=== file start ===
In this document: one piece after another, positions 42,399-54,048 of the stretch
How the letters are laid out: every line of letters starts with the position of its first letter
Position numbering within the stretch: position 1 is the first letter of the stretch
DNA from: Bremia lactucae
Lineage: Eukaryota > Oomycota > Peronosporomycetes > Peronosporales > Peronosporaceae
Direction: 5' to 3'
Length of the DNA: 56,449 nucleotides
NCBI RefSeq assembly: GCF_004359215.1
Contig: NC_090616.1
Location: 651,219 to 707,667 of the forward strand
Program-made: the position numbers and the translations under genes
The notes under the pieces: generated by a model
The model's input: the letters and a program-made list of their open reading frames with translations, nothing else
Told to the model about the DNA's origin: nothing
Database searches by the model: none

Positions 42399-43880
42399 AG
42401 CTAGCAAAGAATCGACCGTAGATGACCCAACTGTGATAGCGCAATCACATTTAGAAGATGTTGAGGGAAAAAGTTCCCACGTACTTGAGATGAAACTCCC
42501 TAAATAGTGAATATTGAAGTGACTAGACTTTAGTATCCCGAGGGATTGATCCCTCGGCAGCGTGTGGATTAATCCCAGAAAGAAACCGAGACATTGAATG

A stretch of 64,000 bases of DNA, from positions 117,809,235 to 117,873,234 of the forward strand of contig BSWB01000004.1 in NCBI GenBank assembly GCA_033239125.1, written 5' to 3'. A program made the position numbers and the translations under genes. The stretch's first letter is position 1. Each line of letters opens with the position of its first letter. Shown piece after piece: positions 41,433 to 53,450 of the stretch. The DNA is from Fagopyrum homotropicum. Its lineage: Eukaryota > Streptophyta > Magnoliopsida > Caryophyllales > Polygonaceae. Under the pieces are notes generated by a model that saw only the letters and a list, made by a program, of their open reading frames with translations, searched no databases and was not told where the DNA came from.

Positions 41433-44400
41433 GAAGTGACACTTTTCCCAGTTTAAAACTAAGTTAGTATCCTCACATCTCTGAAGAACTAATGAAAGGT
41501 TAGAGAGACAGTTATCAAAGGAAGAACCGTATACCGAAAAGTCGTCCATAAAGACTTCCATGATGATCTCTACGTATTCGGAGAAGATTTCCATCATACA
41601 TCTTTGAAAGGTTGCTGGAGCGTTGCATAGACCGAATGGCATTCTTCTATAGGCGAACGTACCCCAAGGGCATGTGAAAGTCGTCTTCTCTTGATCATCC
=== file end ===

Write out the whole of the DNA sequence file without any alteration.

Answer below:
In this document: one piece after another, positions 42,399-54,048 of the stretch
How the letters are laid out: every line of letters starts with the position of its first letter
Position numbering within the stretch: position 1 is the first letter of the stretch
DNA from: Bremia lactucae
Lineage: Eukaryota > Oomycota > Peronosporomycetes > Peronosporales > Peronosporaceae
Direction: 5' to 3'
Length of the DNA: 56,449 nucleotides
NCBI RefSeq assembly: GCF_004359215.1
Contig: NC_090616.1
Location: 651,219 to 707,667 of the forward strand
Program-made: the position numbers and the translations under genes
The notes under the pieces: generated by a model
The model's input: the letters and a program-made list of their open reading frames with translations, nothing else
Told to the model about the DNA's origin: nothing
Database searches by the model: none

Positions 42399-43880
42399 AG
42401 CTAGCAAAGAATCGACCGTAGATGACCCAACTGTGATAGCGCAATCACATTTAGAAGATGTTGAGGGAAAAAGTTCCCACGTACTTGAGATGAAACTCCC
42501 TAAATAGTGAATATTGAAGTGACTAGACTTTAGTATCCCGAGGGATTGATCCCTCGGCAGCGTGTGGATTAATCCCAGAAAGAAACCGAGACATTGAATG

A stretch of 64,000 bases of DNA, from positions 117,809,235 to 117,873,234 of the forward strand of contig BSWB01000004.1 in NCBI GenBank assembly GCA_033239125.1, written 5' to 3'. A program made the position numbers and the translations under genes. The stretch's first letter is position 1. Each line of letters opens with the position of its first letter. Shown piece after piece: positions 41,433 to 53,450 of the stretch. The DNA is from Fagopyrum homotropicum. Its lineage: Eukaryota > Streptophyta > Magnoliopsida > Caryophyllales > Polygonaceae. Under the pieces are notes generated by a model that saw only the letters and a list, made by a program, of their open reading frames with translations, searched no databases and was not told where the DNA came from.

Positions 41433-44400
41433 GAAGTGACACTTTTCCCAGTTTAAAACTAAGTTAGTATCCTCACATCTCTGAAGAACTAATGAAAGGT
41501 TAGAGAGACAGTTATCAAAGGAAGAACCGTATACCGAAAAGTCGTCCATAAAGACTTCCATGATGATCTCTACGTATTCGGAGAAGATTTCCATCATACA
41601 TCTTTGAAAGGTTGCTGGAGCGTTGCATAGACCGAATGGCATTCTTCTATAGGCGAACGTACCCCAAGGGCATGTGAAAGTCGTCTTCTCTTGATCATCC